Dec 3, 2022


“These twelve Jesus sent out, instructing them as follows:
Go rather to the lost sheep of the House of Israel.
And as you go, proclaim that the kingdom of heaven is close at hand.”
Matthew 10:6-8

You may not know that the word “Mass” as the name for the celebration at the heart of Catholic faith comes from the Latin word  missa – to be sent, as used at the end of Mass: Ite missa est.

For a few decades following the first English translation of the Mass (1969) the clarity and directness of the sending was (perhaps unintentionally) de-emphasised placing the “go” behind the instruction ie The Mass is ended, go in peace. The 2011 re-translation returned to emphasis on the GO as in “Go, the Mass is ended” (ie Ite = go) or in the other three options Go and announce the Gospel of the LordGo in peace, glorifying the Lord by your life and Go in peace.

There’s a real power, an energy, a force in that GO. It’s really more of a now-get-out-of-here command. Certainly an affirmation that for the past hour we have been where we need to be, at the liturgy, but we are here at Mass each week so that we can live, thrive even, in every circumstance and encounter of the week ahead.

While some people might spend a good amount of time at prayer in church buildings (think Anna and Simeon awaiting Jesus in the temple) the charge to Christians at the end of every liturgy is to go since our place of living, praying, socialising, working and playing between Sundays is not in the church but in the world.

This is an important point since most healthy active people are so fully engaged with family, work and other commitments that they simply don’t have the time to get to church more than once a week.  They (we) certainly shouldn’t feel guilt for not getting to Mass more than once a week.

It’s significant that the ultimate work of the Second Vatican Council was the publication of the Pastoral Constitution on the Church in the Modern World (6 December 1965). Note that the document is not about life in the sacristy or the sanctuary, around the church and parish buildings or even within parish boundaries.

The opening words of the constitution highlight the point:

“The joys and hopes, the grief and anguish of the people of our time, especially of those who are poor or afflicted, are the joys and hopes, the grief and anguish of the followers of Christ as well. Nothing that is genuinely human fails to find an echo in their hearts…The world which the council has in mind is the world of women and men, the entire human family seen in its total environment. It is the world as the theatre of human history.

I like that. The world as the theatre of human history, that is, the world as the place where God and people meet and live together.

So let’s go.

A couple of years ago I suggested that FFF readers might like to take the initiative to organise gatherings at cafes and bars to be together to chat about life and faith.  My little suggestion was met with unexpected enthusiasm and gatherings were held across Aotearoa as well as in other countries.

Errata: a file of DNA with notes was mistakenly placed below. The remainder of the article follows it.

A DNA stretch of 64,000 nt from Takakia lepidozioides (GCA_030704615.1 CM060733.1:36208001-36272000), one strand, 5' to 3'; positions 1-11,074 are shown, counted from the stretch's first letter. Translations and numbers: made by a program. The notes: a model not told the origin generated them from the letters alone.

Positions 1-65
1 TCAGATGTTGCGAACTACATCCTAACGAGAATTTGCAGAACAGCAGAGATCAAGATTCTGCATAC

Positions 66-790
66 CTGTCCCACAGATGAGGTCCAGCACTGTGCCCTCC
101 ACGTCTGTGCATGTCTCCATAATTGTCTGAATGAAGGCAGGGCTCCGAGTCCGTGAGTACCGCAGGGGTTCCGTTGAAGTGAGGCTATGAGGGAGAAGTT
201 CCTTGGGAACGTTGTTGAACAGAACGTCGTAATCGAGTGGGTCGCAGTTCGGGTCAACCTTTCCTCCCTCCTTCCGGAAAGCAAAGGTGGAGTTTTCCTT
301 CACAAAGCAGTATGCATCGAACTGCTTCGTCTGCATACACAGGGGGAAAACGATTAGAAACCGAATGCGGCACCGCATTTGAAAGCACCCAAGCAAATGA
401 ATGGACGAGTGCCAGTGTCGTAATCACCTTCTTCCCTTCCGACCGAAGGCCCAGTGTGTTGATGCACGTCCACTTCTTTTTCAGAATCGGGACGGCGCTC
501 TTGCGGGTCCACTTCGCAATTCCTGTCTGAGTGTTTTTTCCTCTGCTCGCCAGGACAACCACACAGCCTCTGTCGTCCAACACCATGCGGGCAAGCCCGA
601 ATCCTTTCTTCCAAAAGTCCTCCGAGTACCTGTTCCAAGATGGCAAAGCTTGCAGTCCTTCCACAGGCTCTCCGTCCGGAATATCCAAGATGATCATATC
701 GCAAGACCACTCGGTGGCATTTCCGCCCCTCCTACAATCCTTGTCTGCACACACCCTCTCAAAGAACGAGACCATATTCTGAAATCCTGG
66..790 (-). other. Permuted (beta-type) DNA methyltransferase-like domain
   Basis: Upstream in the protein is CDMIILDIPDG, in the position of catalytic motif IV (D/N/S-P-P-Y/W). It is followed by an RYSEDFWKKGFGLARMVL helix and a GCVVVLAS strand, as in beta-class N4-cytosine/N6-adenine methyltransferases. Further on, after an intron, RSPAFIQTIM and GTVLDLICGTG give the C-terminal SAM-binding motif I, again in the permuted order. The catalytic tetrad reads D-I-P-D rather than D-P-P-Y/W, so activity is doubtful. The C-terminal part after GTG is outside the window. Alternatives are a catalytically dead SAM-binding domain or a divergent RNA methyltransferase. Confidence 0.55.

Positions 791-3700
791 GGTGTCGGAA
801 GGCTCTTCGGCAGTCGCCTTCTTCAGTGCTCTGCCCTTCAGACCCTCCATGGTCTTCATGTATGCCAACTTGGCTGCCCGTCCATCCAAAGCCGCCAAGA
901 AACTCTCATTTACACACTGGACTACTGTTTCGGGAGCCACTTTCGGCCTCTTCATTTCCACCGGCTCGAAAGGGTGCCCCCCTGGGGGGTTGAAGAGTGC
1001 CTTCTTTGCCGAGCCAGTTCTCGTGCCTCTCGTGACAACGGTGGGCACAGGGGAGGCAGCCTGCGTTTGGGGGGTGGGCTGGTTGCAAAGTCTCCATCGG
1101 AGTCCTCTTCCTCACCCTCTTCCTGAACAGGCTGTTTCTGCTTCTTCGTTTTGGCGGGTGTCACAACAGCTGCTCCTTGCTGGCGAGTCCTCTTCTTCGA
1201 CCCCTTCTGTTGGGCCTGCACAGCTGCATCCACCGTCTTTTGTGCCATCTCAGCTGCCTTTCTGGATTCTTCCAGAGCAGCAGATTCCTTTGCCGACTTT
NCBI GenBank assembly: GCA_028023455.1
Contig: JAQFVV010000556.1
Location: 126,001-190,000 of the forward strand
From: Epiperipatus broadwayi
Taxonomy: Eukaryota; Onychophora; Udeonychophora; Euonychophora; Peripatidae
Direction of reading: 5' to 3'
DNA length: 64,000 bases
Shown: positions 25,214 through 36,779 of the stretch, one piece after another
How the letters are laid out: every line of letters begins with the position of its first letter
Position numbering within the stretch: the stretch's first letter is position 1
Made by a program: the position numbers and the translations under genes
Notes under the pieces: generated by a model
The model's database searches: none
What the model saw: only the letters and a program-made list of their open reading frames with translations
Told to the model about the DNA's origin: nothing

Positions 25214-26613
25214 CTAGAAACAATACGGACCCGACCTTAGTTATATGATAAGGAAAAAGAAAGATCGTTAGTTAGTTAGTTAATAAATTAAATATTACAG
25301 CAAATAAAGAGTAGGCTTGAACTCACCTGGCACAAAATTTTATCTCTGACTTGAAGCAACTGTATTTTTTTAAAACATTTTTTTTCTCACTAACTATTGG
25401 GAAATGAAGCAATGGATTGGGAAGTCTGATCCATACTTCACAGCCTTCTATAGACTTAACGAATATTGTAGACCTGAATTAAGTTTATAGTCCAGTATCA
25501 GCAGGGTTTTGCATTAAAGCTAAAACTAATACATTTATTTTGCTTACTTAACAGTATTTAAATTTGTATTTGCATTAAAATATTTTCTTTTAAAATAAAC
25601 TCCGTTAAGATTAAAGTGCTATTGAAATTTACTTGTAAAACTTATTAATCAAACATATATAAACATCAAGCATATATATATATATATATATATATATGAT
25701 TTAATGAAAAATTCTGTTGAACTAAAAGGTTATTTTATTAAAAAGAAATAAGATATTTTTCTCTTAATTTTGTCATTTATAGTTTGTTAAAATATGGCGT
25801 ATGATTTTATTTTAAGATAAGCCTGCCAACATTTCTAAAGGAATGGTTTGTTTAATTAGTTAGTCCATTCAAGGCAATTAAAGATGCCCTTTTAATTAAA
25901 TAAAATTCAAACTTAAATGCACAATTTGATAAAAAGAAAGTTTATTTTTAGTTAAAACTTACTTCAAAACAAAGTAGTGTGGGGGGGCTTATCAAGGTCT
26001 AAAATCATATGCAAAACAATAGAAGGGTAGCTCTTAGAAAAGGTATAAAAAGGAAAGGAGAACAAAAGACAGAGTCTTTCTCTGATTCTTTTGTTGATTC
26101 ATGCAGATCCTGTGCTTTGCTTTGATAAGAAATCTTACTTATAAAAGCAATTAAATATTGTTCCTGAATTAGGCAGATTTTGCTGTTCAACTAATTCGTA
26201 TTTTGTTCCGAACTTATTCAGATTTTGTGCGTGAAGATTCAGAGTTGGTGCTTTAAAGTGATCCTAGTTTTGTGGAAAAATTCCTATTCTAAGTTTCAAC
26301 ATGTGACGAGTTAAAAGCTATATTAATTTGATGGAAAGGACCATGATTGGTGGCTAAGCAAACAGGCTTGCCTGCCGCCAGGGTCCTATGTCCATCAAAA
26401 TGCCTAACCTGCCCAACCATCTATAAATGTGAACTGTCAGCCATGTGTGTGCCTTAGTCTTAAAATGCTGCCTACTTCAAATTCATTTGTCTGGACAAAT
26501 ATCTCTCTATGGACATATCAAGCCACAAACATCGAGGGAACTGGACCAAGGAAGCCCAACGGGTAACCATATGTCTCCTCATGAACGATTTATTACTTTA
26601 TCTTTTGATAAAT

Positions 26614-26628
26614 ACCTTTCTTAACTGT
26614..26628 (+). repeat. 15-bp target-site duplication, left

People would simply take the initiative to send me the date, time and place where they would be waiting with the FFF cross (or a table napkin with FFF scribbled on it) on the table, waiting for whoever the Lord sent to arrive, and the conversation simply happened for the set time.

Some people dropped in for ten minutes, others stayed for the hour longer. I turned up unannounced at a few of these gatherings to find two or three and a couple of times more than ten people, mostly previously unknown to each other, sitting, chatting, eating and drinking and chatting more about life and all its ups and downs.

So let’s do it again in these already busy pre-Christmas days. Take the initiative. Decide to spend an hour at a cafe and send me an email (john@fff.org.nz) your first name, the date, time of your proposed gathering, and the name and address of the cafe. The worst thing that can happen is that you get to spend an hour relaxing alone over a cuppa. More likely you will meet new friends and be encouraged by being with two or three gathered in His name.

Every day from now until Christmas I will list the upcoming gatherings.

Let’s go!

I look forward to hearing from you.






  1. I remember ‘someone’ saying the Bible could be summarised in the words COME and GO.

    I guess that sanctifies all our (sometimes unsettling) comings and goings….

  2. Fr John, I have noticed of late where there is a Deacon assisting the celebrant at Mass that they are the one to make the call ‘Go, the Mass has ended’ I wonder how this came about in the rite of the Mass. Maybe Deacons are “more fully engaged with family work and commitments” that they can be more at one with the congregation to make this call. That is not to say of course that the priest doesn’t have his commitments as well in daily life!
    I am talking about Deacons who want to remain deacons and not those deacons aspiring to priesthood.

    • I would like to know the response to this question too. Possible?

  3. Go – to a cafe, feels very much less scary than ‘go – you are sent forth’! Will endeavour to do this, and at a cafe that’s not one of my cosy locals.


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